America’s most well-known photographer, Ansel Adams, documented the Manzanar War Relocation Center in California and the Japanese Americans interned there during World War II in 1943.

The Library of Congress made digital scans of both the original negatives and the photographic prints created by Adams. They appeared side-by-side for the first time, allowing viewers to see Adams’s darkroom technique, and in particular how he cropped his prints.

Adams’s Manzanar work is a departure from his signature style landscape photography. Although a majority of the more than 200 photographs in the collection are portraits, the images also include views of daily life, agricultural scenes, and sports and leisure activities.

When offering the collection to the Library of Congress in 1965, Adams said in a letter:

“The purpose of my work was to show how these people, suffering under a great injustice, and loss of property, businesses and professions, had overcome the sense of defeat and despair by building for themselves a vital community in an arid (but magnificent) environment … All in all, I think this Manzanar Collection is an important historical document, and I trust it can be put to good use.”

Also included in the digital library is the first edition of Born Free and Equal, Adams’s publication based on his work at Manzanar.

Best remembered for his views of Yosemite and the Sierra Nevada, Adams photographs emphasize the natural beauty of the land. By contrast, Adams’s photographs of people have been largely overlooked. Trained as a musician, in 1927 Adams made a photograph “Monolith, the Face of Half-Dome” that changed his career. By 1940 he was an established fine art photographer.

After Japan bombed Pearl Harbor on December 7, 1941, fear of a Japanese invasion and subversive acts by Japanese Americans prompted President Franklin D. Roosevelt to sign Executive Order 9066 on February 19, 1942. The act designated the West Coast as a military zone from which “any or all persons may be excluded.”

Although not specified in the order, Japanese Americans were singled out for evacuation. More than 110,000 people of Japanese ancestry were removed from their homes in California, southern Arizona, and western Washington and Oregon and sent to ten relocation camps. Those forcibly removed from their homes, businesses, and possessions included Japanese immigrants legally forbidden from becoming citizens (Issei), the American-born (Nisei), and children of the American-born (Sansei).

The event struck a personal chord with Adams when Harry Oye, his parents’ longtime employee who was an Issei in poor health, was summarily picked up by authorities and sent to a hospital halfway across the country in Missouri.

Angered by that event, Adams welcomed an opportunity in 1943 to photograph Japanese American internees at the Manzanar War Relocation Center, then run by his friend and fellow Sierra Club member, Ralph Merritt.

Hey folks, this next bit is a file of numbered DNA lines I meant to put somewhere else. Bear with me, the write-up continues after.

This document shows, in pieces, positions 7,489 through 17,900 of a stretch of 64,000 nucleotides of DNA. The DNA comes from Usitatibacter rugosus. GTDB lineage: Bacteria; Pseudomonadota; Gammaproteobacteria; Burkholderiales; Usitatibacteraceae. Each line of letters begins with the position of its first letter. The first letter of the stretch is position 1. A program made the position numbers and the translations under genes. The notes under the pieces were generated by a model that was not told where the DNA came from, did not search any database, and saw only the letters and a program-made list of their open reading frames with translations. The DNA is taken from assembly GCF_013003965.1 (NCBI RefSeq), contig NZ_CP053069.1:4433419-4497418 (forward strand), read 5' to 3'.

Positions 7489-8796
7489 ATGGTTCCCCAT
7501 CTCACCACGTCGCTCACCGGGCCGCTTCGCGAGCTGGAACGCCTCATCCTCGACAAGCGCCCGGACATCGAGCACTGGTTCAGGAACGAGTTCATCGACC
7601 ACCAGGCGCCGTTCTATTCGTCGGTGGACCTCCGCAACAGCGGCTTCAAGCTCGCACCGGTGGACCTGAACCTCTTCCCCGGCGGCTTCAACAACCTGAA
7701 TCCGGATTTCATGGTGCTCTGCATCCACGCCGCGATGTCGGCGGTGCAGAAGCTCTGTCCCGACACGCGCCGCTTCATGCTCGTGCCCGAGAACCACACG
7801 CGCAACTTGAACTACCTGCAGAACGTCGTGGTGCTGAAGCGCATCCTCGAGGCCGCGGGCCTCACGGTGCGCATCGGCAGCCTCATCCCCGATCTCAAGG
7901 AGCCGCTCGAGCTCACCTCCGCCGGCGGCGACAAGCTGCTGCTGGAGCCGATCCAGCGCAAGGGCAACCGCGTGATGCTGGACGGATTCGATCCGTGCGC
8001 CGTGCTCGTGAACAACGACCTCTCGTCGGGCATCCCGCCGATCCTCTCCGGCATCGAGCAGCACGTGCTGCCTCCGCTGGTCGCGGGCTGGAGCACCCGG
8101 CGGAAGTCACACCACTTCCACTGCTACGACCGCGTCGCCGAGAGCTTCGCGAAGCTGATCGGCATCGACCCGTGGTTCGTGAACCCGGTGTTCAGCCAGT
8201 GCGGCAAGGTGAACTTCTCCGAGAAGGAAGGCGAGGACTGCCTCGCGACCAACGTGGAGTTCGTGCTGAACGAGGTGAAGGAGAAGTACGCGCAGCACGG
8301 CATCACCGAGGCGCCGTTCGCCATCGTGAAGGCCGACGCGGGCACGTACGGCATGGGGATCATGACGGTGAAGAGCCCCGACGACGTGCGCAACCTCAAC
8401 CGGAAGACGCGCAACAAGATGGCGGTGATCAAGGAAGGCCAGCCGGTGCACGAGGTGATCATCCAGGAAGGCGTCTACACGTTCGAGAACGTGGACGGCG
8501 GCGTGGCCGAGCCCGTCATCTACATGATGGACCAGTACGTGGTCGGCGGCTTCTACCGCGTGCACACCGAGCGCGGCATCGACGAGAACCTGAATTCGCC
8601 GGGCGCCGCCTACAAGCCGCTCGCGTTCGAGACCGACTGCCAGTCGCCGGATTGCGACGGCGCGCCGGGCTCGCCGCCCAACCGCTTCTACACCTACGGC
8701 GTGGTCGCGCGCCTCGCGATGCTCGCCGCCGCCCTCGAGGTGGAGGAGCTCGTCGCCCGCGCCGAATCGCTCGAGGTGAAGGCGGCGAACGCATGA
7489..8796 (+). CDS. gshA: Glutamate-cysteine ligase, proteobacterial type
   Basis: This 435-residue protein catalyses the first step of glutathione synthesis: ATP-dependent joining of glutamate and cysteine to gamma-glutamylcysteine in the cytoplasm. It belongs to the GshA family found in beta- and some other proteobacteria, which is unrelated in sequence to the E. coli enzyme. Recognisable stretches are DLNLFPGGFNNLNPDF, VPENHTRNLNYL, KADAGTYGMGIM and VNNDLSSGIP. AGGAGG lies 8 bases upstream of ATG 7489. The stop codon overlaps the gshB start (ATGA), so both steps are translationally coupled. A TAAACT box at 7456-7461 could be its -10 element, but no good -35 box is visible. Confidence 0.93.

Adams had already completed a number of assignments for the military as a civilian, including teaching photography at Fort Ord and photographing Yosemite’s Ahwahnee Hotel, which was used as a Navy hospital during the war. But he was anxious for a more meaningful project related to the war effort. Adams’s documentation of Manzanar would become his most significant war-related project.

During the fall of 1943, Adams photographed at the Manzanar War Relocation Center, which was located in Inyo County, California, at the eastern edge of the Sierra Nevada mountains approximately 200 miles northeast of Los Angeles.

Adams produced an essay on the Japanese Americans interned in the beautiful but remote region, where the mountains served as both a metaphorical fortress and an inspiration for the internees. Concentrating on the internees and their activities, Adams photographed family life in the barracks, internees as welders, farmers, and garment makers, and their various recreational activities.

In 1944, a selection of these images along with text by Adams was published in a 112-page book, “Born Free and Equal.” In a letter to his friend Nancy Newhall, the wife of Beaumont Newhall, curator of photography at the Museum of Modern Art, Adams wrote:

“Through the pictures the reader will be introduced to perhaps twenty individuals … loyal American citizens who are anxious to get back into the stream of life and contribute to our victory.”

Adams was not the only photographer to work at Manzanar. One of the internees, Toyo Miyatake, had worked as a Los Angeles portrait photographer before he was moved to Manzanar. Although the internees were not allowed to have cameras, Miyatake fashioned one from parts he brought with him in his luggage. Both Adams’s and Miyatake’s photographs present a positive view of the Japanese Americans interned at Manzanar.

In contrast, Dorothea Lange, who had earned her reputation as a social documentary photographer with images of migrant farm workers made during the Depression, worked for the War Relocation Authority photographing the evacuation of Japanese Americans and their arrival at Manzanar. Lange’s vision is uniquely unlike Adams and Miyatake. She photographed the upheaval of the evacuation and the bleak conditions of the internment camps.

In 1988, apologizing on behalf of the nation for the “grave injustice” done to persons of Japanese ancestry, Congress implemented the Civil Liberties Act. Congress declared that the internments were “motivated largely by racial prejudice, wartime hysteria, and a failure of political leadership,” and authorized a $20,000 payment to Japanese Americans who suffered injustices during World War II.

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Ansel Adams / Library of Congress